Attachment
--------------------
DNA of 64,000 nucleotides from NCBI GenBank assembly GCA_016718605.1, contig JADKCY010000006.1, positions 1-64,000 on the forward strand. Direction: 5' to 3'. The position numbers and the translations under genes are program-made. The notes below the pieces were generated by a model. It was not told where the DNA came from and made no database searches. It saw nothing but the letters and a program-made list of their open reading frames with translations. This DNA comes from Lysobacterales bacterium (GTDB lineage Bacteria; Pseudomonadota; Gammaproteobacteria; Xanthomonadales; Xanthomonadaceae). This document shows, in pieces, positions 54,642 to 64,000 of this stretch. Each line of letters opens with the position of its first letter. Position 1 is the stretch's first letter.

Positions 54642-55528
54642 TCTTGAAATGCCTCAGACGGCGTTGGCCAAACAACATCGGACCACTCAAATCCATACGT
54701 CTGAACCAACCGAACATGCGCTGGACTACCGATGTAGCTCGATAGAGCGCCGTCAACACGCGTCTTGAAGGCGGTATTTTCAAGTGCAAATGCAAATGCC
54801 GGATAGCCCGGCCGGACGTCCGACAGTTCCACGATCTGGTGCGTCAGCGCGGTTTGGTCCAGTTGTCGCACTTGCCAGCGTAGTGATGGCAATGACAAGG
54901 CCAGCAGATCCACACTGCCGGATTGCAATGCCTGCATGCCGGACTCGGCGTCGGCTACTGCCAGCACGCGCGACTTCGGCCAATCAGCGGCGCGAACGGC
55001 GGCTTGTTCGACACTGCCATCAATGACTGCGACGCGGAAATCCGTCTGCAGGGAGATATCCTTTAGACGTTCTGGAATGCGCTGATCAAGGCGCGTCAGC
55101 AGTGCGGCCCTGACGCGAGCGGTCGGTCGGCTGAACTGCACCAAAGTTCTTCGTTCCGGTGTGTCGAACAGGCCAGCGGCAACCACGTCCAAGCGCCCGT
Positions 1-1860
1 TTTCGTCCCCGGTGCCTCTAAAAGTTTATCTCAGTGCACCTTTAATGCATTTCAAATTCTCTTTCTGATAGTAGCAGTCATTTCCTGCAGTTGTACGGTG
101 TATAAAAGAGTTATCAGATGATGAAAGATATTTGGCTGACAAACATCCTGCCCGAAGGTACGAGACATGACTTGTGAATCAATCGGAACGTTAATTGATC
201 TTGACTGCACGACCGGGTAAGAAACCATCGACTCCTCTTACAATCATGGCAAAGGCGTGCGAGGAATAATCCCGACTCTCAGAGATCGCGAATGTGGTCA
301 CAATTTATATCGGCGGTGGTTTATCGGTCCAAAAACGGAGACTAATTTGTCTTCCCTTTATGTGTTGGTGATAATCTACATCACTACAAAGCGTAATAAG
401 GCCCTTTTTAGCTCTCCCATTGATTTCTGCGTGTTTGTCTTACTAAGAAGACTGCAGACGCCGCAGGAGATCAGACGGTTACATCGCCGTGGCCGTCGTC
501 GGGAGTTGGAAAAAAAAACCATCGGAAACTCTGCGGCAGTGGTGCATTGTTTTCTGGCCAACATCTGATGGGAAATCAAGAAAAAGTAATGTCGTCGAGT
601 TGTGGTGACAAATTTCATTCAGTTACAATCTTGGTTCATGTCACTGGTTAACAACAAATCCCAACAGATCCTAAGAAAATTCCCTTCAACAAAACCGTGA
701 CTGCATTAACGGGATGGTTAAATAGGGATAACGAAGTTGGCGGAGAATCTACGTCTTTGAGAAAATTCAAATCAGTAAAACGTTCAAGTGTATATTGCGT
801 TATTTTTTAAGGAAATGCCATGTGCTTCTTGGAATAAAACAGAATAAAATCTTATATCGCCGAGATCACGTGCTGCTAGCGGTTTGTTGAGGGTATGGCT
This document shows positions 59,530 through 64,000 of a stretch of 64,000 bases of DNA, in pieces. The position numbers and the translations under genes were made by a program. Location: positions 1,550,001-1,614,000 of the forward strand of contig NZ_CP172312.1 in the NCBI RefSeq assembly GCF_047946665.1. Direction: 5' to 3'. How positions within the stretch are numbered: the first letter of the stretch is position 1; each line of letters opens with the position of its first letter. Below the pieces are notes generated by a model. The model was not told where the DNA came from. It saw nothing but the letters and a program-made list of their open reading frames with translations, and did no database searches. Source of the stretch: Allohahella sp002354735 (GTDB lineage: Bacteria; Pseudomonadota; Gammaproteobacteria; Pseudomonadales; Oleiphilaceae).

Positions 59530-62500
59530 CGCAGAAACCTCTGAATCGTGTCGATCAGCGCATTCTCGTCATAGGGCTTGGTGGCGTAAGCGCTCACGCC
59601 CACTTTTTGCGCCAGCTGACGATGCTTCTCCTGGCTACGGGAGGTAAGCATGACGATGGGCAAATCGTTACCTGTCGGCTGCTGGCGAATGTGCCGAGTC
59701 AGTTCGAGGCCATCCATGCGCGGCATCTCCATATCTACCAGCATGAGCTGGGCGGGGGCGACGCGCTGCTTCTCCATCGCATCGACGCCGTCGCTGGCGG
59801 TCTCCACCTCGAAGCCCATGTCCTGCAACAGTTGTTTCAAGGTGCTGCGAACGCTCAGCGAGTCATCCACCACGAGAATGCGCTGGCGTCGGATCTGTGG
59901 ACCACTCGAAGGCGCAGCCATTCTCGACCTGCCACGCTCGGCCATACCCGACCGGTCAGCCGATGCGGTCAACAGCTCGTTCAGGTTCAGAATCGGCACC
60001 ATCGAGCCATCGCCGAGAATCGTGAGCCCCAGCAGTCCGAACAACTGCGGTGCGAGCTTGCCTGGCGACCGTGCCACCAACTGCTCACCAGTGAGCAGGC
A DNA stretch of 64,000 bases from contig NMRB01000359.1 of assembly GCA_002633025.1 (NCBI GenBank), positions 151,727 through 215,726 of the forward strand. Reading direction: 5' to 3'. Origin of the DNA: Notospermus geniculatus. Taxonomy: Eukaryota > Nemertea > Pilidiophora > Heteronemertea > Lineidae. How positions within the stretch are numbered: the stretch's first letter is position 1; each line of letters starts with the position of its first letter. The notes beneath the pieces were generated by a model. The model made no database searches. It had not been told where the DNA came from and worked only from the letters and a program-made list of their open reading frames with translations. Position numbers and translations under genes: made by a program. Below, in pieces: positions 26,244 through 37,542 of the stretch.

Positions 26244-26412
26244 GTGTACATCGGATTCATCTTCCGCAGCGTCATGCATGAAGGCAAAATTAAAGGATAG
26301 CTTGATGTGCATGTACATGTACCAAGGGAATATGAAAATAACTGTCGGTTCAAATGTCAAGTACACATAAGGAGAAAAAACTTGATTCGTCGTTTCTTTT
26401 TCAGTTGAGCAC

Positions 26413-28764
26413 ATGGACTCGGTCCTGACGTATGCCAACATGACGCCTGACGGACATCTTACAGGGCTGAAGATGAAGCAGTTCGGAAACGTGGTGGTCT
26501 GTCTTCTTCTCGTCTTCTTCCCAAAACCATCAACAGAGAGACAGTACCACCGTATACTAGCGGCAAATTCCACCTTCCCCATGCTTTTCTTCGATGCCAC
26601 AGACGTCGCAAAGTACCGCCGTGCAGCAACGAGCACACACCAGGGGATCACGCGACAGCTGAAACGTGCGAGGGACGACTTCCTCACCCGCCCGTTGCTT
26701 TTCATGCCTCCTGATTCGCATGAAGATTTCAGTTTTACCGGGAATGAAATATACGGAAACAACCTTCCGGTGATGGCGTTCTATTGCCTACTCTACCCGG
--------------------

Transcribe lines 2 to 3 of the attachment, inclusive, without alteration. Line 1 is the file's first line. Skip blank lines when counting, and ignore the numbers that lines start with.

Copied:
Positions 54642-55528
54642 TCTTGAAATGCCTCAGACGGCGTTGGCCAAACAACATCGGACCACTCAAATCCATACGT